There are a number of places to look for suggestions to make formative feedback work for you. An article in Educational Leadership describes 7 keys to formative feedback. Edutopia has a link to some formative feedback ideas here. Here is a list of 10 tips to make formative feedback most effective. Across these articles, the keys are that effective feedback is practical and timely, and specific to the learners' needs and the learning targets. While this type of feedback is challenging, finding ways to incorporate specific feedback, rather than simply a "good job" at the top of a paper, can really help propel students' learning.

What are your favorite tips for providing formative feedback to students? What challenges do you face? Comment below with your thoughts and ideas!
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Tuesday, November 11, 2014

alternatives to withholding recess

“Those of you who did not finish your math homework
will be staying in from recess to complete the assignment.”

I’ll admit it – I was guilty of saying this. When I was teaching 5th grade, I occasionally had students who missed homework chronically. Managing missing and late homework is such a difficult aspect of teaching, and there were times when I felt I needed to hold students back from recess in order to finish this assignment or that.

American Academy of Pediatrics’ Policy Statement on The Crucial Role of Recess in School states:

Recess serves as a necessary break from the rigors of concentrated, academic challenges in the classroom. But equally important is the fact that safe and well-supervised recess offers cognitive, social, emotional, and physical benefits that may not be fully appreciated when a decision is made to diminish it. Recess is unique from, and a complement to, physical education—not a substitute for it. The American Academy of Pediatrics believes that recess is a crucial and necessary component of a child’s development and, as such, it should not be withheld for punitive or academic reasons.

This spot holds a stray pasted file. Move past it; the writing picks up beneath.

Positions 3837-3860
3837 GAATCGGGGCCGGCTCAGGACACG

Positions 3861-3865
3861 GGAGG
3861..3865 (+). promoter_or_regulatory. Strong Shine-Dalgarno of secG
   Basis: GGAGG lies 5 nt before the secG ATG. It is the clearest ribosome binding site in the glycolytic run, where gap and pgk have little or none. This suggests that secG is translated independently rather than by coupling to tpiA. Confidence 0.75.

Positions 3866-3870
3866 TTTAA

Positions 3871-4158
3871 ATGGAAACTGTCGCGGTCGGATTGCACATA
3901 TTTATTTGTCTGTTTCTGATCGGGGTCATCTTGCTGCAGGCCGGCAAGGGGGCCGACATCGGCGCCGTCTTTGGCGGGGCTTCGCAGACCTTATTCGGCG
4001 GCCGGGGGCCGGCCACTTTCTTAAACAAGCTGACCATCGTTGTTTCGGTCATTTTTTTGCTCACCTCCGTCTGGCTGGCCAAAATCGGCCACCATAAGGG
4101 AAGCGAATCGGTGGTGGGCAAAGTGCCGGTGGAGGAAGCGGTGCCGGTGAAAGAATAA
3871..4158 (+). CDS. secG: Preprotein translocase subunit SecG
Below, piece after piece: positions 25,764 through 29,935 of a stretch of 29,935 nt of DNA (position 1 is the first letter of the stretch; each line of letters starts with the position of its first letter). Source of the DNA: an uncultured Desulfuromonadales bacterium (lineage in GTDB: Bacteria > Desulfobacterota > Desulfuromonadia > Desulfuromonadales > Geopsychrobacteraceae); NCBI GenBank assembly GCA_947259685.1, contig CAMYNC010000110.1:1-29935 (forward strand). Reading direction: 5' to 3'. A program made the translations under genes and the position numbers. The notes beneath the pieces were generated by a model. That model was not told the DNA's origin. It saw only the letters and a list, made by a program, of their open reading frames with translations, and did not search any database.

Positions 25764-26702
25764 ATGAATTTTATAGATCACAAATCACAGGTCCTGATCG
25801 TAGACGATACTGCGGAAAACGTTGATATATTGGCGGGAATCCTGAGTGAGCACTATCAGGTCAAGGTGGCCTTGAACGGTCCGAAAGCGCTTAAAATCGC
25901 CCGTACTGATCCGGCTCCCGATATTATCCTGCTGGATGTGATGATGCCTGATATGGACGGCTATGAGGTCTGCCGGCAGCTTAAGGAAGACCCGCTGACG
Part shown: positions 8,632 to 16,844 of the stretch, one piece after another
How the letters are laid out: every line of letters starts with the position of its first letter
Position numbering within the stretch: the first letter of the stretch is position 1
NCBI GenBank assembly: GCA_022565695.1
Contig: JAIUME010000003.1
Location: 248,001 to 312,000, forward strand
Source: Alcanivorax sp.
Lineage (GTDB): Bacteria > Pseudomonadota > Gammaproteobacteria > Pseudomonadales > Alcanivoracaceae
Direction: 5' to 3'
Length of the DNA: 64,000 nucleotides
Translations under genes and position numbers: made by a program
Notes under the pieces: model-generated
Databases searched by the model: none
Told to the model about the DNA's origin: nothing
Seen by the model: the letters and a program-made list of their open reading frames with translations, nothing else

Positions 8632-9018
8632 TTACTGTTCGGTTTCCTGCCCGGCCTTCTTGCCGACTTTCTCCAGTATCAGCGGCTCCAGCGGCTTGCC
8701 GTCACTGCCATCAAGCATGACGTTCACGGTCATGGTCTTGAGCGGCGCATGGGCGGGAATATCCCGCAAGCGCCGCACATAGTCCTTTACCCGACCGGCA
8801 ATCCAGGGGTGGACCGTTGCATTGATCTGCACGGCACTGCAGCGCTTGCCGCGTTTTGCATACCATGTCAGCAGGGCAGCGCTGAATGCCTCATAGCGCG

I realized that, after reflecting on why students were not completing homework, there were things I could do proactively to support students and avoid withholding recess. I made sure that students’ planners were updated with the homework, and had some positive consequences if they got their planner initialed by a parent each night. It might be the case that students forgot what was assigned by the time they got home, so having an accurately filled out planner was one step.

Because I was teaching in a self-contained classroom, I was able to adjust my schedule a bit to include 20 minutes in the day that was choice time for students that were caught up and homework make-up for those that were behind. This time was really valuable for students, so they were motivated to get their homework done so they could have choice time. I know that not all teachers can play around with the schedule, but it could work to have 20 min / week out of your teaching time work for this if missing homework is a big problem in your classes. It can allow you time to work in small groups or individually with students that might not be completing homework because they need additional instruction.

Now, if the misbehavior is during recess time itself, then the consequence of missing recess might make sense. But in the case of missing homework, this wouldn't seem like a good consequence. And as an educator writes in this Edutopia article, you can talk to the student. See what might be behind the missing work. But try to avoid withholding recess.